Winter Storms can Be a Threat to Homes, Businesses and Cars

Jan 21, 2010, 16:09 ET from Insurance Information Institute

Winter-Related Damage Covered Under Standard Homeowner Policies

NEW YORK, Jan. 21 /PRNewswire-USNewswire/ -- Heavy rain and strong winds are expected to continue hitting the southwestern and southeastern parts of the U.S. this week, making more winter weather-related insurance losses likely, according to the Insurance Information Institute (I.I.I.).

Winter storms in 2008, including those involving heavy snowfall, were the third-largest cause of property damage, accounting for 7.6 percent of all U.S. catastrophe losses, according to ISO's Property Claims Service unit.  Hurricanes and tropical storms (47 percent) and tornadoes (27 percent) were the only natural disasters ranking higher as the causes of insured property damage losses.

Standard homeowners and business insurance policies provide coverage for a wide range of winter-related disasters such as losses incurred due to burst pipes, wind damage and wind-driven rain, as well as damage or power outages caused by downed trees, limbs or other falling objects. Moreover, home and business insurance policies typically cover insured losses emanating from "ice damming"—a condition where water is unable to drain properly through the gutters and seeps into a house, damaging ceilings and walls.

"With temperatures approaching record lows in many places, it is important to avoid freezing pipes by keeping your home heated to at least 65 degrees," said Michael Barry, vice president, Media Relations at the I.I.I." The temperature inside the walls where pipes are located is substantially colder than the walls themselves.

"Everyone should also know how to shut off their home's water system. If water freezes and pipes burst, time is of the essence to keep damage to a minimum."

The Insurance Information Institute (I.I.I.) and the Institute for Business & Home Safety (IBHS) offer the following tips to homeowners who are concerned about the threats posed by frozen or burst pipes, poorly maintained fireplaces, and external conditions adjoining their home:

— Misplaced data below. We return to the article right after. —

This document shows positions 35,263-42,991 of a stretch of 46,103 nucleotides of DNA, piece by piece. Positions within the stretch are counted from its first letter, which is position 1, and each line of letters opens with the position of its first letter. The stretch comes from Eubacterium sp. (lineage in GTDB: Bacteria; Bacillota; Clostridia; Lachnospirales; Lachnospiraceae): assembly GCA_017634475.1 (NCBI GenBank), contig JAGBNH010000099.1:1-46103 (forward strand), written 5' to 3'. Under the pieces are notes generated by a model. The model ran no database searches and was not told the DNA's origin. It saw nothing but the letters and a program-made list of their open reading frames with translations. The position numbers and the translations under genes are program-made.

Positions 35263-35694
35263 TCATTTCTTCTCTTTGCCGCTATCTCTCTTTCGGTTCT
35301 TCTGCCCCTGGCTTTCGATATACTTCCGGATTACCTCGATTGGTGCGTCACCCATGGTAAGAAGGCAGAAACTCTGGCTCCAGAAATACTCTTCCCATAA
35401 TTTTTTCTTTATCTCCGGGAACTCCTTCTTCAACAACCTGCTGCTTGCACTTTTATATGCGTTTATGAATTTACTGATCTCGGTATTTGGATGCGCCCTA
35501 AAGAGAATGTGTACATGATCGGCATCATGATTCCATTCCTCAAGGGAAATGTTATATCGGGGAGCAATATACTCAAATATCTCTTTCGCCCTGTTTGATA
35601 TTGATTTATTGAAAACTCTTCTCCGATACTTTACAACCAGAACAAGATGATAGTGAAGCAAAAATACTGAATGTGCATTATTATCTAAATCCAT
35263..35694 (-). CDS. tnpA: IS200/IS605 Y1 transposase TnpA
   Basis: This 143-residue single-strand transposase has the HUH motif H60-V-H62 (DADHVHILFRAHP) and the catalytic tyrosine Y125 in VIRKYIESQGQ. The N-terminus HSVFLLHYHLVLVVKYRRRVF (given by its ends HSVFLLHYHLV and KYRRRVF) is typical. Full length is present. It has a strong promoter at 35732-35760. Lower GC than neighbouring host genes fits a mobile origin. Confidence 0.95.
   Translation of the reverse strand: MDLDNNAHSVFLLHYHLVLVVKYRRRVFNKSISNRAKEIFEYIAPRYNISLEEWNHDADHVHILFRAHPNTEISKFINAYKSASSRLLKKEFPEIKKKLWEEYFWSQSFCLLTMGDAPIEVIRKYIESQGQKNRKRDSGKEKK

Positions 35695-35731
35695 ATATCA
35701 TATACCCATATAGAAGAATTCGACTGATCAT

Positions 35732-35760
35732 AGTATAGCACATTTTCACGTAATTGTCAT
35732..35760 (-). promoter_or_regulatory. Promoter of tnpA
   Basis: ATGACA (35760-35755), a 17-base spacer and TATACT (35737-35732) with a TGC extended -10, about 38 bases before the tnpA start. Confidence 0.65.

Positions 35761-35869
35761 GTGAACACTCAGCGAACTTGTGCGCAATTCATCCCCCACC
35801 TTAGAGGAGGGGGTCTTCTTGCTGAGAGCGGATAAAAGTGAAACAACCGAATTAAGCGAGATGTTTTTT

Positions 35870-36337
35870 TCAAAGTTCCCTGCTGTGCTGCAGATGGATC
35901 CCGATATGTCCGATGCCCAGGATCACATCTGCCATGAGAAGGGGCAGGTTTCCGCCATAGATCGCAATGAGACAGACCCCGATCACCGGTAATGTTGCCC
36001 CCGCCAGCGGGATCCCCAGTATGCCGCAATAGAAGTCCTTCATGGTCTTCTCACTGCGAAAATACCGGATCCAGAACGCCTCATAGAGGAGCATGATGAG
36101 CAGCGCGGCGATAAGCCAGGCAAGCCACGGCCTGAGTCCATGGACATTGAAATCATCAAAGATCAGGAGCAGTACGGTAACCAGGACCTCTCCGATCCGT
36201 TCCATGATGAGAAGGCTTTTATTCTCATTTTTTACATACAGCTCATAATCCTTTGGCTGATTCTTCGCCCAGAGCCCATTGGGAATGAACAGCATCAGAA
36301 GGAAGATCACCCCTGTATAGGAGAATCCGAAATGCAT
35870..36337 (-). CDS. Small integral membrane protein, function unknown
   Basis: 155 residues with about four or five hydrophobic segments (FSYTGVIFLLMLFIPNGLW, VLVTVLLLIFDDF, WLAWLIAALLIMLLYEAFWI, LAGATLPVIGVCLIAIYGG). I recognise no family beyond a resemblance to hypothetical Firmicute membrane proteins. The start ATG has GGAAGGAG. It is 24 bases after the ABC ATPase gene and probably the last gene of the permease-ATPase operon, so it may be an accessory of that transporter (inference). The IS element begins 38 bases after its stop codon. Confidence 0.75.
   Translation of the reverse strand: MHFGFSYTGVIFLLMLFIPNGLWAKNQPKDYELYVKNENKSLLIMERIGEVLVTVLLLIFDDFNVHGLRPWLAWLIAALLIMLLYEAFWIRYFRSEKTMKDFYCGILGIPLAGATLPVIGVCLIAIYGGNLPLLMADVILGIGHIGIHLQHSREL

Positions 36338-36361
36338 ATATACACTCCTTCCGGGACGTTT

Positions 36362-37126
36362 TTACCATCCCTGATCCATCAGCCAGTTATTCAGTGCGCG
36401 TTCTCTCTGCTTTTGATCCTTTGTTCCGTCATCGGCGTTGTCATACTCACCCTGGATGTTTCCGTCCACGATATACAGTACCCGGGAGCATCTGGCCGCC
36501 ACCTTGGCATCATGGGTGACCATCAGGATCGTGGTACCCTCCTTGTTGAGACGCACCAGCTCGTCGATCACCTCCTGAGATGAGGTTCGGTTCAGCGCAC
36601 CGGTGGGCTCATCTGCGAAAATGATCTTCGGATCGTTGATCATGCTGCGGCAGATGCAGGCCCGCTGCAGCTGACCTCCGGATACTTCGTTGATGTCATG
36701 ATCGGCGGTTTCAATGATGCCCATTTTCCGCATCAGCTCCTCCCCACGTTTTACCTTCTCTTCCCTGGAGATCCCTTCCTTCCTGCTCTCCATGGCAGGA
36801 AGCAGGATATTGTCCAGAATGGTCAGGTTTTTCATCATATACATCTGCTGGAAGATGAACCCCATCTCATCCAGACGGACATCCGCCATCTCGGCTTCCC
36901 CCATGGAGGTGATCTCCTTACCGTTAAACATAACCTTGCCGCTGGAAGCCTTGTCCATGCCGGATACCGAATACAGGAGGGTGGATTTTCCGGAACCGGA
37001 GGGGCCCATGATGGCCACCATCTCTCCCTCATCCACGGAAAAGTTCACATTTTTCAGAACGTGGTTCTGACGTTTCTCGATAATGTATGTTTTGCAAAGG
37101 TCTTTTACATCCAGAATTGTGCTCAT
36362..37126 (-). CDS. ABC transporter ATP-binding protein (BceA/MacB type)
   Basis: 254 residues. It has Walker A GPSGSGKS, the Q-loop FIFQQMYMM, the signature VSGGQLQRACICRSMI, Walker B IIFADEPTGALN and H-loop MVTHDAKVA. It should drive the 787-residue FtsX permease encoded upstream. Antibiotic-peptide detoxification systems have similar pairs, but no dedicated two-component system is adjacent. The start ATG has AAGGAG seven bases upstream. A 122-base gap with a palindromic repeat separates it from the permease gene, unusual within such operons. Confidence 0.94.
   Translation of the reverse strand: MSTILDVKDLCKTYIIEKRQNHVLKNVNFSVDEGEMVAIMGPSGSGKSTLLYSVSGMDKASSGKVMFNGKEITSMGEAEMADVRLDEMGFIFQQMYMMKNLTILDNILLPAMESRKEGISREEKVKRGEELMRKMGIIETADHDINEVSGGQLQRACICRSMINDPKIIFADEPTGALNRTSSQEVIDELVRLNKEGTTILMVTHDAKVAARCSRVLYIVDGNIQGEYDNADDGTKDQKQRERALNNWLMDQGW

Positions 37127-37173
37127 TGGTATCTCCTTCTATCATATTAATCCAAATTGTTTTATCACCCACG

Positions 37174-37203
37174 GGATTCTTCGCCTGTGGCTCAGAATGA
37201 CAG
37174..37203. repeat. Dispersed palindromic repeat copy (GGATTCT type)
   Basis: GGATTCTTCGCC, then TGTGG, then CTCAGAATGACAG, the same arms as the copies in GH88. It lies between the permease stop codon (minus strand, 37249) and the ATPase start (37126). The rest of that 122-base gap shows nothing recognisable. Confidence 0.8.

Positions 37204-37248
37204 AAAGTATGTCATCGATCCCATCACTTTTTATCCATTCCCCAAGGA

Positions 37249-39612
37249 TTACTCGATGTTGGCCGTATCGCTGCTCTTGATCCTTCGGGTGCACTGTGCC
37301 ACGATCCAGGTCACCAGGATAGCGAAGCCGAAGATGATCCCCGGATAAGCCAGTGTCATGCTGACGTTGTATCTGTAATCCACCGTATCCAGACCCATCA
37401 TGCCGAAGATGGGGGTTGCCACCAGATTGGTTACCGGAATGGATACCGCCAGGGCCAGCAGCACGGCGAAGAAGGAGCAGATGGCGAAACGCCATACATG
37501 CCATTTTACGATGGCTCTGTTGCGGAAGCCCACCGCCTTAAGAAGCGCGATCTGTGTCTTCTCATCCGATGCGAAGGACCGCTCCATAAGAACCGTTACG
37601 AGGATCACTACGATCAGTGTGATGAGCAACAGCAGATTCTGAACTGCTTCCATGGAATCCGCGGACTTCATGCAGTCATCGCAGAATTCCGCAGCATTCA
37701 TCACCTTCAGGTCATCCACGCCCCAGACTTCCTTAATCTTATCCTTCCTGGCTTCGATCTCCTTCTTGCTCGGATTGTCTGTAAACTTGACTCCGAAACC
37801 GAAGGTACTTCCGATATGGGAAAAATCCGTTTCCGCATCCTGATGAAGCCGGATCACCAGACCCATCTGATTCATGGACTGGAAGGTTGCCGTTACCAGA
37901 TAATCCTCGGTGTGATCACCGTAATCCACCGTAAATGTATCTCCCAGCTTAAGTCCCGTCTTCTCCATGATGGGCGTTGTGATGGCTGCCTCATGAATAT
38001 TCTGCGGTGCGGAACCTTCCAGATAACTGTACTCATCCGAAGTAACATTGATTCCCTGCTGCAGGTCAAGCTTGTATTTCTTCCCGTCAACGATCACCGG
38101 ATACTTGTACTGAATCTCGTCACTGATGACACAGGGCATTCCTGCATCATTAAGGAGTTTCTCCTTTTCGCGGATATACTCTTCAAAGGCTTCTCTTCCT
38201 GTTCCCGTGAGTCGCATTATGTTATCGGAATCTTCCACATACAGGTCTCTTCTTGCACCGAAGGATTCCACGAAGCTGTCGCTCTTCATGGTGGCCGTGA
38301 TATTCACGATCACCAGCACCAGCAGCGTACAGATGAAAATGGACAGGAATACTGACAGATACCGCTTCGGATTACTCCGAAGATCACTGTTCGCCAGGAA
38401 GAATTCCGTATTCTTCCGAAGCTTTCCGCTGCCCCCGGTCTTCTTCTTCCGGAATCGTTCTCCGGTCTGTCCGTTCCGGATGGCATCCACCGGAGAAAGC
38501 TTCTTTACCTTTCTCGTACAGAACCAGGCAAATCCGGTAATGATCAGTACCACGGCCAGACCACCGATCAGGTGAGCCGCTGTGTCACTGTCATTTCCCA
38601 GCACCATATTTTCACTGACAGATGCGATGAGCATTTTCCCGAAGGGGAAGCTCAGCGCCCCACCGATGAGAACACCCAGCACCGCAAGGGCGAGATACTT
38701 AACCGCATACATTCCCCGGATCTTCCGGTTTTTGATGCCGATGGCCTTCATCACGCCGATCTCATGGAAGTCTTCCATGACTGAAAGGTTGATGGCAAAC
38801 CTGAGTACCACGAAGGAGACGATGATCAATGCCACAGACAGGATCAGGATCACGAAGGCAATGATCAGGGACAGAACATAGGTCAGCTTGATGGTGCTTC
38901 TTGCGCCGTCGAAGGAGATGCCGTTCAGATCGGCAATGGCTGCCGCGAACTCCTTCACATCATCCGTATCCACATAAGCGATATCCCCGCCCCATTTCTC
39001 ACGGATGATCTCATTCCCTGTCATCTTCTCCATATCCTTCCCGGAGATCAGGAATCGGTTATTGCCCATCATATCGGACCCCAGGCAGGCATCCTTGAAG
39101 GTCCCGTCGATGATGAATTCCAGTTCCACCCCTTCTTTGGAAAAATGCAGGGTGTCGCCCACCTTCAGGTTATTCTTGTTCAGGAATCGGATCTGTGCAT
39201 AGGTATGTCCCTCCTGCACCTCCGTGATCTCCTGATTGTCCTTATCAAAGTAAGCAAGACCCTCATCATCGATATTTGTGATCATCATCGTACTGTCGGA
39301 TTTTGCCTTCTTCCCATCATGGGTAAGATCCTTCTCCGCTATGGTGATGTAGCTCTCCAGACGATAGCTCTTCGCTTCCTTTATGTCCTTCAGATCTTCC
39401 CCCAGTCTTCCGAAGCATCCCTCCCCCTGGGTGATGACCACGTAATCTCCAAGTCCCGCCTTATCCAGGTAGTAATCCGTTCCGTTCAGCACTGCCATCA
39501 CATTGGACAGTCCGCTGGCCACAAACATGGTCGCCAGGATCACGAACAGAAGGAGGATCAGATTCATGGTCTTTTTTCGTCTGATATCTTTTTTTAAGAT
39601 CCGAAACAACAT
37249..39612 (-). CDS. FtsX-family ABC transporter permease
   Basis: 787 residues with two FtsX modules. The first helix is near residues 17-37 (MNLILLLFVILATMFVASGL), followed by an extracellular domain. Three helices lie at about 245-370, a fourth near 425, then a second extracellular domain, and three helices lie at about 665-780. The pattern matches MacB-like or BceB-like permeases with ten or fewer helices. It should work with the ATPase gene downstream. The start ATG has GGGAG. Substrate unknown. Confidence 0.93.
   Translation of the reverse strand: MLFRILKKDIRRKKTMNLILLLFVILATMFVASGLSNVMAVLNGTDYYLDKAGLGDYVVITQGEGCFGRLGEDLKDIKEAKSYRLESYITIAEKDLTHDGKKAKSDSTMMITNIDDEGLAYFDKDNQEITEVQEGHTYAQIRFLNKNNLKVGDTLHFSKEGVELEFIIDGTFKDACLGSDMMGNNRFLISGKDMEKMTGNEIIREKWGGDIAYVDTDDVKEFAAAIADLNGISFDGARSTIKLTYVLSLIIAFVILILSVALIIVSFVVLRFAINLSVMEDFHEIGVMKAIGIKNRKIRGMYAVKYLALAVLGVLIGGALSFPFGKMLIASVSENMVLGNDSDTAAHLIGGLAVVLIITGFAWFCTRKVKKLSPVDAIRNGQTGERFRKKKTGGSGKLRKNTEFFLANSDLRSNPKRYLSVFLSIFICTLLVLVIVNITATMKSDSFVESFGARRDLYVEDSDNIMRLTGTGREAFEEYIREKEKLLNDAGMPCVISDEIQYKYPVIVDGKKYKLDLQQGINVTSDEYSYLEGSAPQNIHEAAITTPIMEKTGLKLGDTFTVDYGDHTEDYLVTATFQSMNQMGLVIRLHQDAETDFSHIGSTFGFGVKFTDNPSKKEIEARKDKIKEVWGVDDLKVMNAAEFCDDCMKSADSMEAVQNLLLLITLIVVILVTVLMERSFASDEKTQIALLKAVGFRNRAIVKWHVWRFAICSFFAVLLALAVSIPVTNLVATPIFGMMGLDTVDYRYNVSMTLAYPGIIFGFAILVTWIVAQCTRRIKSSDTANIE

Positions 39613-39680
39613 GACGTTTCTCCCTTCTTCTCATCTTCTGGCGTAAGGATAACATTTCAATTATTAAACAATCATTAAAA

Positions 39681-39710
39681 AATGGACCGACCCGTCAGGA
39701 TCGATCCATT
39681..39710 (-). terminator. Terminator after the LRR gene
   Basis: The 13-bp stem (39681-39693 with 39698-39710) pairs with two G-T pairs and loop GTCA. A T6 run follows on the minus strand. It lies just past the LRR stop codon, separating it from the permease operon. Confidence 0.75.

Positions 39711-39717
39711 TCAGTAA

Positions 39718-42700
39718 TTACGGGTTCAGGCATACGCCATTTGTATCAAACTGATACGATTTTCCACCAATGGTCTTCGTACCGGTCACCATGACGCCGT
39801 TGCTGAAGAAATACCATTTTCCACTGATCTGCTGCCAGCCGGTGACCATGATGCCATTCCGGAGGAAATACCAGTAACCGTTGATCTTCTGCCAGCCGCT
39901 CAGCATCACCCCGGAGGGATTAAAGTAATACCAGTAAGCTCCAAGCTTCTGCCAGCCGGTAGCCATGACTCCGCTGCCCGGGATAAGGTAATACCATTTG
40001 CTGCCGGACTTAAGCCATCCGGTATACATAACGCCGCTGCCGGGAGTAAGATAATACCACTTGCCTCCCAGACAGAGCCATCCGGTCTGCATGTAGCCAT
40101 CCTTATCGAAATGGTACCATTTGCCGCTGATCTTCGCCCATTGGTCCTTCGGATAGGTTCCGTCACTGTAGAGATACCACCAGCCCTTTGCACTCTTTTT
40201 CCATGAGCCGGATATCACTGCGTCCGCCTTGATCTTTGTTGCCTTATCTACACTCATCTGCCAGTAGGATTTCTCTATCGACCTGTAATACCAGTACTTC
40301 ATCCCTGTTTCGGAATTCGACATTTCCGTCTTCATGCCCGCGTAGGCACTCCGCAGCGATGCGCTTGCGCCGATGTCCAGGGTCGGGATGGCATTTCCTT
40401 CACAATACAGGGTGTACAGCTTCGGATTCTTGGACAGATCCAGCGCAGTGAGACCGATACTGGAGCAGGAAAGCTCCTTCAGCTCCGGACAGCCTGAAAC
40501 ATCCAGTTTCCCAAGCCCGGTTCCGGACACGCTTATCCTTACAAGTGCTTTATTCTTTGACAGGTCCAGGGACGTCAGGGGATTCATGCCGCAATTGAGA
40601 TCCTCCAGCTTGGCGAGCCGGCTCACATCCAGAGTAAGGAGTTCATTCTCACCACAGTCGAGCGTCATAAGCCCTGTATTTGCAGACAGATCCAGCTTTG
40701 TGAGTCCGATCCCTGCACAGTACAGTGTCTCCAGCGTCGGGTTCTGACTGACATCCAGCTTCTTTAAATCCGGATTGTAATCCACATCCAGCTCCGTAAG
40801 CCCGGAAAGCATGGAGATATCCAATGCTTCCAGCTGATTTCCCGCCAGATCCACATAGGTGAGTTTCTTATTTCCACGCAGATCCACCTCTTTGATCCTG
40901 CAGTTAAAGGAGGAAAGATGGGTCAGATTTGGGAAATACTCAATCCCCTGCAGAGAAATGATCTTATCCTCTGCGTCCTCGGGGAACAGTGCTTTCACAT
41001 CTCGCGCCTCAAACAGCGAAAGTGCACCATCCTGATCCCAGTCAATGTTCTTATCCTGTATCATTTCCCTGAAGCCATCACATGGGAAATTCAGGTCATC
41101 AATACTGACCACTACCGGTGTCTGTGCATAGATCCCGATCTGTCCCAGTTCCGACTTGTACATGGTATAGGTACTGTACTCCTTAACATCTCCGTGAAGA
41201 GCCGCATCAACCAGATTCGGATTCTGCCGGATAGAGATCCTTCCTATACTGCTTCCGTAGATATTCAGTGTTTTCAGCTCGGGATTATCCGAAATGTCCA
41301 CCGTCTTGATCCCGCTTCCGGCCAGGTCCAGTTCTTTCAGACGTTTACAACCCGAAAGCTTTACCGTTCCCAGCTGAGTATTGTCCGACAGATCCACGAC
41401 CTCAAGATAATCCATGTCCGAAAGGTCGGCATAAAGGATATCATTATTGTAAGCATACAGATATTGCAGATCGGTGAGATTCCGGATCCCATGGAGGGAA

Inside Your Home

  • Open hot and cold faucets enough to let them drip slowly. Keeping water moving within the pipes prevents freezing.
  • If you use wood-burning fireplaces and wood stoves, make sure they are working properly. Wood-burning fireplaces and wood stoves should be checked annually for any cracks. Wood-burning fireplaces should also be cleaned annually to prevent build-up of creosotes and soot. For gas and propane
  • fireplaces, they too must be inspected and cleaned annually by a trained professional from your gas or utility company. This includes fan operation, pilot and burners, gas pilot safety system and thermostat. Remember to close the flue in your fireplace when not using it. For electric heaters, make sure wires are not frayed.

Outside Your Home

  • Keep sidewalks and entrances to your home free from snow and ice.
  • Keep gutters free of leaves and debris so melting snow and ice can flow freely to prevent ice damming.
  • If your garage is attached to your house, keep the garage doors closed. The door leading to the house is probably not as well-insulated as an exterior door.
  • If ice forms on tree limbs, watch for dead, damaged or dangerous branches that could break and fall because of wind or the weight of ice and snow; these branches could damage your house, a car or injure someone walking near your property.
  • If you haven't already done so, make sure all hoses are disconnected from outside spigots. If you plan to be away for an extended period of time, have the water system drained by a professional to keep pipes from freezing or bursting.

Damage to homes caused by flooding is excluded from standard homeowner policies. Flood insurance is available from the federal government's National Flood Insurance Program.

Automobile accidents resulting from slippery weather, however, are covered under a standard auto insurance policy. Damage to autos from falling branches or other debris is covered under the optional comprehensive portion of an auto policy.

"Homeowners, business owners or motorists who have suffered losses need to contact their insurance company or agent as soon as possible to start the claims filing process," Barry added.



SOURCE Insurance Information Institute